After looking at it, I opened an issue with the Autocomplete Plus package:

We’ll see if they have any suggestions for making the work better together.


Regarding Autocomplete, I got another request so I made a new version to fix it instead of waiting for an update from Autocomplete Plus. There will probably be other packages that react to cursor / selection changes.

Version 3.0.0 no longer moves the cursor until a search is committed - displaying results and moving through them uses only markers / decorations and scrolling. Let me know if that works. If not, please re-open issue #9


That is working much better for me now. Thank you.


Glad to hear it is working.

By the way, you may notice that the current result is not as noticeable anymore since it is not also selected. I added an Overriding Styles to the docs to help with this. Personally, I highlight the current result with a red border like the example and find it makes a big difference. Perhaps I should make that the default instead of trying to match find-and-replace.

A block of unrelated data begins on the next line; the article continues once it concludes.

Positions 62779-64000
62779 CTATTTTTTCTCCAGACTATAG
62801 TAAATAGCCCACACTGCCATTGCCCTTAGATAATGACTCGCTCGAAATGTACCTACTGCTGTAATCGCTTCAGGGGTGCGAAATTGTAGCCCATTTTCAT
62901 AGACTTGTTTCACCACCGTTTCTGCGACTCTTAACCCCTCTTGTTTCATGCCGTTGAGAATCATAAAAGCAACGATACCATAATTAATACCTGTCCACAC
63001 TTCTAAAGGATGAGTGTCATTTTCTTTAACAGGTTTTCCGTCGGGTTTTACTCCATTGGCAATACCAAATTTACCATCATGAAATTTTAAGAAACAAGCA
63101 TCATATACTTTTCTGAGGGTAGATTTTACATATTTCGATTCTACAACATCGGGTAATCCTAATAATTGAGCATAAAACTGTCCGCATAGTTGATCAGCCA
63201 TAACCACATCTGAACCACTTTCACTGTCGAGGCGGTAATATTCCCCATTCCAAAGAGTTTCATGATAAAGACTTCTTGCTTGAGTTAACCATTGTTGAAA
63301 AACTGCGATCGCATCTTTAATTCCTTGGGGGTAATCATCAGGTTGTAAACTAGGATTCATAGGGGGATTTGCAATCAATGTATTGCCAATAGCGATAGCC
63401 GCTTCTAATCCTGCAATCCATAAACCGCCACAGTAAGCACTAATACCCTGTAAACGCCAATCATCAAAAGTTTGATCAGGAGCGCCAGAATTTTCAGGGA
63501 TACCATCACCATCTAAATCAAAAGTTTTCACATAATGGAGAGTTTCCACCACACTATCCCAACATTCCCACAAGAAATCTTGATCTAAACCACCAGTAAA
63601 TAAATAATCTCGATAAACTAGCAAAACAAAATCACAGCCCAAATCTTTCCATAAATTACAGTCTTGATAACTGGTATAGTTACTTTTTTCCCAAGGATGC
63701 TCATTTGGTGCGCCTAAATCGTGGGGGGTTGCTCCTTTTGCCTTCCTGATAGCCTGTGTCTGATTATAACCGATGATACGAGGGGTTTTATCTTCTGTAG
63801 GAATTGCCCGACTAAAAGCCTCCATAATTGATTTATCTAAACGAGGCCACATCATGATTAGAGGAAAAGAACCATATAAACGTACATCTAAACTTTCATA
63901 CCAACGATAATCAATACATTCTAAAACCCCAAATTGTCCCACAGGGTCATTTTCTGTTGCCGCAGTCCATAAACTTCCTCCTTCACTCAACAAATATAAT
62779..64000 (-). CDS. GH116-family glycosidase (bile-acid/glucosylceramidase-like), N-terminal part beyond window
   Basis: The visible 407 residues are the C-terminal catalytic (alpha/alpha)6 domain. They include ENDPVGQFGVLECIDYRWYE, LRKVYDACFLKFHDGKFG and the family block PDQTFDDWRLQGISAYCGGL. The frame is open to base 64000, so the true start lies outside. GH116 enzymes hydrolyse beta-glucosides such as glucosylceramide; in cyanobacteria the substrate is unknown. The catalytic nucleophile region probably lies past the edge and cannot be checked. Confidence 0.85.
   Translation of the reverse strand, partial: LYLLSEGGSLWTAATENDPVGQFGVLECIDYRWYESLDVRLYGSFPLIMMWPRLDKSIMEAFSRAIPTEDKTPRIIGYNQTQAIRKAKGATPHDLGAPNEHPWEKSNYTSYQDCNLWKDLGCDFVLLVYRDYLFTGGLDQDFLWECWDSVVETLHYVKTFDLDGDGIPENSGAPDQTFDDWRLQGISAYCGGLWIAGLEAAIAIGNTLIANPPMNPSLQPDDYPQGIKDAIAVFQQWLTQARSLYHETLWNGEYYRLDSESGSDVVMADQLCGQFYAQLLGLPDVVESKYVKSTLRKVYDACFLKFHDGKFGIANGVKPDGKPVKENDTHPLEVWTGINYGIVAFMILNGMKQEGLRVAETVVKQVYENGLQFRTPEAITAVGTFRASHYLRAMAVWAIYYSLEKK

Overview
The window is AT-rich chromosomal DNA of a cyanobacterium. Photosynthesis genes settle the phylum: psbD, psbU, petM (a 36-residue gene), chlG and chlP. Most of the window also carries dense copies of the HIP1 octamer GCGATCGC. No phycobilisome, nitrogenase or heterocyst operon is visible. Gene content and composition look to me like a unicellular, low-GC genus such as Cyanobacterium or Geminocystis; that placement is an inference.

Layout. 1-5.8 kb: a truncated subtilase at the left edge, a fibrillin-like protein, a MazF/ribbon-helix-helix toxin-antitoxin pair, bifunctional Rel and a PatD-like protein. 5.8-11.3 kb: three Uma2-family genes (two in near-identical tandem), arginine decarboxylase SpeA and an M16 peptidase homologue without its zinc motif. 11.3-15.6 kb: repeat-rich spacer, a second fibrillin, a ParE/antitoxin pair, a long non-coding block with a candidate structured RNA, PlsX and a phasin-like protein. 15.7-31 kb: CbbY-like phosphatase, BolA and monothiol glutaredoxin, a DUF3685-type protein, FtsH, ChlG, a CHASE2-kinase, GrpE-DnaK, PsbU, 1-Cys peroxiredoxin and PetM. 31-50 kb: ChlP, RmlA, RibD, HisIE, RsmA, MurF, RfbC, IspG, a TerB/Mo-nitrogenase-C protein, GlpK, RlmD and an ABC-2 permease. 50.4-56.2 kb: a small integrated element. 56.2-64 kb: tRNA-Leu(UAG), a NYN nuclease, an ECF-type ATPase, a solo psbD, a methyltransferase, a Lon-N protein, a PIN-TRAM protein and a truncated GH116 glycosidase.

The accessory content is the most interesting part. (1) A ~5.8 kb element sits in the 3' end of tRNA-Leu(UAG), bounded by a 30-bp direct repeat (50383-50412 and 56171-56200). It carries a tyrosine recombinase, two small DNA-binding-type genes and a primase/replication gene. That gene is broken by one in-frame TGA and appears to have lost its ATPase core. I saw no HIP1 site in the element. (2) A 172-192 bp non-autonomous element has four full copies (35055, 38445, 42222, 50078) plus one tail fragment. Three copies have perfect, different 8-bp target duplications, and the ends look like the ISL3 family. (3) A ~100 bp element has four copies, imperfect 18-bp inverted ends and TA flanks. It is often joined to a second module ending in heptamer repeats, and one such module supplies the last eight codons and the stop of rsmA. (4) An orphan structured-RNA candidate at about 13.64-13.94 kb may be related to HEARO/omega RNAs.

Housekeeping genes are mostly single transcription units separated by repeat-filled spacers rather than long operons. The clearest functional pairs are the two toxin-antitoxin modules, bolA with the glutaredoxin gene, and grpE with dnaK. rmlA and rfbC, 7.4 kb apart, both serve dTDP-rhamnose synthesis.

Oh, useful, thanks!

shift-cmd-i toggle dev-tools

In keymap.cson:

'alt-right': 'incremental-search:forward'
'alt-left': 'incremental-search:backward'

Now, works well for me :slight_smile:


Feature request from an old-time Emacs user: Implement the ctrl-w functionality. This works as if the remaining letters of the current word were typed.

Say I type cmd-i followed by fo, and I happen to land on the word foobar. Then hitting ctrl-w would be equivalent to typing obar, or equivalent to changing the search string from fo to foobar.


Agreed: I have Issue #6 for this and have a local branch. I hope to have this released in about a week.

I’m using cmd-e since it is similar to find-and-replace’s “use selection”, but an emacs user will have not issues changing key bindings. :slight_smile: